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Projector Lift Control Box

Discussion in 'General Electronics Discussion' started by TroelsL, Jun 22, 2015.

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  1. TroelsL

    TroelsL

    12
    1
    Aug 31, 2014
    I have a very simple project that i would like nicely hidden away in a case/cabinet.

    I need room for a fanless power supply (http://cpc.farnell.com/1/1/196557-stontronics-pd-60-24-power-supply-enclosed-24v-60w.html) (24V, 60W), and a few wires.

    My project is a lift for a projector, and the power supply will be supplying a linear actuator, and it also needs to contain the signal cables for same.

    I plan to add the following to the case:
    - PSU (129mm x 39mm x 98mm)
    - A female IEC connector
    - A RJ11 input for my home automation system
    - The wires coming from the actuator

    My questions are:
    1. Is RJ11 a terrible choice for the backwards/forwards 24V 500mA input signals?
    2. Should I make the box very large, or drill holes in it in order for the PSU not to overheat?
    3. What type of case should I be looked for (plastic, aluminium, case type)?

    The case will be mounted in a hole in the ceiling above the projector, which again will not be terribly well ventilated.

    Please let me know if you see any issues I've missed with the project. I am no expert in electronics.
     
  2. Gryd3

    Gryd3

    4,098
    875
    Jun 25, 2014
    1. Signal wires typically are much lower current than 500mA... Regardless, RJ11 looks to be rated between 1.5A and 2.3A depending on where you look, so it would appear to be able to handle it... that said, I'd love to hear from someone else considering this will be built into the ceiling.
    2. How much room do you have for the power supply? Rail mounted supplies are commonly crammed into little metal cabinets no bigger than a shoebox : http://cpc.farnell.com/mean-well/dr-30-24/power-supply-din-rail-30w-24v/dp/MC02216 The air in the box will ventilate the power supply. That said, it should run pretty cool for the most part as it will only be under load while moving the lift.
    3. I would most certainly do metal, and ground it, but that's my personal preference due to the ground and ability to handle excessive heat in the presence of a wiring fault or other fault. Plastic is an incredibly common choice as well.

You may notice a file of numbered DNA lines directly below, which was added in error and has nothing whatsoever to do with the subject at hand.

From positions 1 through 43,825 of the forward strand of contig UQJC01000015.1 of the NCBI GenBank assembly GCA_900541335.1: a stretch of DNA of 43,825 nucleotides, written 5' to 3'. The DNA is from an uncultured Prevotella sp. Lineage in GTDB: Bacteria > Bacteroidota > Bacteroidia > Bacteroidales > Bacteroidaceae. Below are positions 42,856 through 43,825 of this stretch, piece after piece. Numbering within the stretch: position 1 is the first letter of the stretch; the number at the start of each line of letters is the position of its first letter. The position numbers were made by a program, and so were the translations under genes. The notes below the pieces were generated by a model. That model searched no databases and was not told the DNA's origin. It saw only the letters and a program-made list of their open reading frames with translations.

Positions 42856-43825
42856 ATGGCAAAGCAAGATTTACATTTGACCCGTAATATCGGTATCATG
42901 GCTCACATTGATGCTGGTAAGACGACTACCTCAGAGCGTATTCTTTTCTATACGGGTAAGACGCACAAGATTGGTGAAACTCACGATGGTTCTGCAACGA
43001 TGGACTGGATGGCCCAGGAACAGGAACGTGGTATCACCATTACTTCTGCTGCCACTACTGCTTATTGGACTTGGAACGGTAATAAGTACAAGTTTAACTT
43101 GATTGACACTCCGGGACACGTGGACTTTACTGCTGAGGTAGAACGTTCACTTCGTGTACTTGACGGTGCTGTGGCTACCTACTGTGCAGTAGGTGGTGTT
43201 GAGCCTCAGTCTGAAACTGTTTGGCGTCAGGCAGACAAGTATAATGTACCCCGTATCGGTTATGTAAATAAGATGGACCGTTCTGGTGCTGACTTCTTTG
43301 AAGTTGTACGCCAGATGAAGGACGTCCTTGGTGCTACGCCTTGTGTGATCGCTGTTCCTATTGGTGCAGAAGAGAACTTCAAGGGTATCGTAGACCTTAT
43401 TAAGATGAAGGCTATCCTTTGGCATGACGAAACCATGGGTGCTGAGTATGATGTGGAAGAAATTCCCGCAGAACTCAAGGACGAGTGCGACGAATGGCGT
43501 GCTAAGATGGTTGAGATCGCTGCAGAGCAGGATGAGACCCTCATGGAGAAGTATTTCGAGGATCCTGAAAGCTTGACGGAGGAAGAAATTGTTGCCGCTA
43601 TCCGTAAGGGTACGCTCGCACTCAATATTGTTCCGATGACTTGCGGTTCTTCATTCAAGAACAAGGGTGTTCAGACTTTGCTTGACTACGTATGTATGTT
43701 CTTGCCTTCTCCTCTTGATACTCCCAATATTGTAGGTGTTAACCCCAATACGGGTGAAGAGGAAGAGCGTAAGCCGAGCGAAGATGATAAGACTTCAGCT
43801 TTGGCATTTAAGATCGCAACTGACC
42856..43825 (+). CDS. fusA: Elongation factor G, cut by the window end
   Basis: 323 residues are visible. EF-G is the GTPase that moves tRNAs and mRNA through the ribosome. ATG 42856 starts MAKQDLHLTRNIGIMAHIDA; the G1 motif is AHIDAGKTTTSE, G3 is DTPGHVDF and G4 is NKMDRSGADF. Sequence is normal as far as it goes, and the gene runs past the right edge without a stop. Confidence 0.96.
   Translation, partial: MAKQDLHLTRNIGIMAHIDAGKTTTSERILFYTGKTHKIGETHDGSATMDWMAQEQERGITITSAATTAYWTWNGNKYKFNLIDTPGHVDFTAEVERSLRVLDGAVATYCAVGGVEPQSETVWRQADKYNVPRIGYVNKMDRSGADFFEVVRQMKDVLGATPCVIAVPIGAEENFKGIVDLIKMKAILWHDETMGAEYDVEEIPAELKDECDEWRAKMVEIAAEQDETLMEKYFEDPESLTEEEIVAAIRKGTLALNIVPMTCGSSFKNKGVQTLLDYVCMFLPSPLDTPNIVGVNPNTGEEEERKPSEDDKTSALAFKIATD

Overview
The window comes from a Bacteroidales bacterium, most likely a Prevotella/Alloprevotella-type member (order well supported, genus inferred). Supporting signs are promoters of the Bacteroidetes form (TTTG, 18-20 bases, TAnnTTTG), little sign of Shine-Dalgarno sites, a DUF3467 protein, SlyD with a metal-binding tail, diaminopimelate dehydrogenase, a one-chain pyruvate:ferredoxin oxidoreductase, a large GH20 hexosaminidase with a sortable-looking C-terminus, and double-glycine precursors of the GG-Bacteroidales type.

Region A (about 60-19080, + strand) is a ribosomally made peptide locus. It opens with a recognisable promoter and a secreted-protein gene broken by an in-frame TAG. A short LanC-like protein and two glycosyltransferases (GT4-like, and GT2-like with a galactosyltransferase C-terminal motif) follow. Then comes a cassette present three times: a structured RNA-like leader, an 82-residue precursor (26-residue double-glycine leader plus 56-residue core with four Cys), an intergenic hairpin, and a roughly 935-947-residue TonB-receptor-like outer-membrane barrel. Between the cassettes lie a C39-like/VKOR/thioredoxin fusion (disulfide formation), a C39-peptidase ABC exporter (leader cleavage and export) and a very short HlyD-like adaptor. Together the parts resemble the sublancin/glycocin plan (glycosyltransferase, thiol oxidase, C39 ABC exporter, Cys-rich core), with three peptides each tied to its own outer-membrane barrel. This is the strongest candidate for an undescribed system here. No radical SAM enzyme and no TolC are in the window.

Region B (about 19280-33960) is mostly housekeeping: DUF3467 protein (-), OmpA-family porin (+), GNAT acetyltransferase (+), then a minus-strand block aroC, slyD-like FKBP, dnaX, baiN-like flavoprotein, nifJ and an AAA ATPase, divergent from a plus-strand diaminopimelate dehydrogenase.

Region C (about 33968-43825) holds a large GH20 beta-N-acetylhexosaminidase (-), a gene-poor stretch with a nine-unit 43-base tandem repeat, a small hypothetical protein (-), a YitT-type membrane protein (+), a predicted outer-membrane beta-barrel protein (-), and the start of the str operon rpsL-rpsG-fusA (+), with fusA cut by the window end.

3. TroelsL

    TroelsL

    12
    1
    Aug 31, 2014
    Thanks for the very quick reply!

    1. RJ11 it is, unless someone can suggest better. It's only 3 wires that I need (2 signal + 0V).
    2. The ceiling isn't done yet, so I don't have exact measurements, but at least: 500mm x 500mm x 250mm for the whole setup including projector and actuator.
    3. I'll go with metal if the PSU is placed in the ceiling, plastic if it's just to assemble wires for the actuator.

    As for the ventilation of the PSU, I have 3 options as I see it:

    A: Laptop style power supply, similar to this: http://dk.farnell.com/omc/omps2460/power-supply-psu-led-24v-60w/dp/1684452 - I assume this is sufficiently cooled as long as I don't 'bury' it.
    B: Use the PSU I already have mounted in the ceiling as already discussed, but I'm wondering if that is even the best idea.
    C: Mount the PSU with the rest of the components for my home automation and general electricity, such as 230V outputs. This will be 3-4m from the projector. I'm not sure what type of cable to use here.

    Legality and safety are my primary concerns. A licensed electrician will install the PSU if it doesn't on in the ceiling.
     
  4. TroelsL

    TroelsL

    12
    1
    Aug 31, 2014
    I think I managed to find a solution based on option 3.

    I'll mount the PSU with the rest of the wiring using a SPU similar to this: http://www.audon.co.uk/user/products/large/dr-20-24.jpg

    Then, I'll run all 5 cables in normal 230V 1.5mm^2 cable and solder them to an XLR 5P plug. This appears to be rated sufficiently for 24V 2.5A. And there are no regulations on 24V here, so as long as an electrician does the wiring on the PSU side, I should be good.

    In the ceiling, all I'll need is to conenct the actuator to the 5 XLR pins.

    Once again, thanks for the help!
     
    Gryd3 likes this.
  5. Gryd3

    Gryd3

    4,098
    875
    Jun 25, 2014
    I very much like the idea.
     
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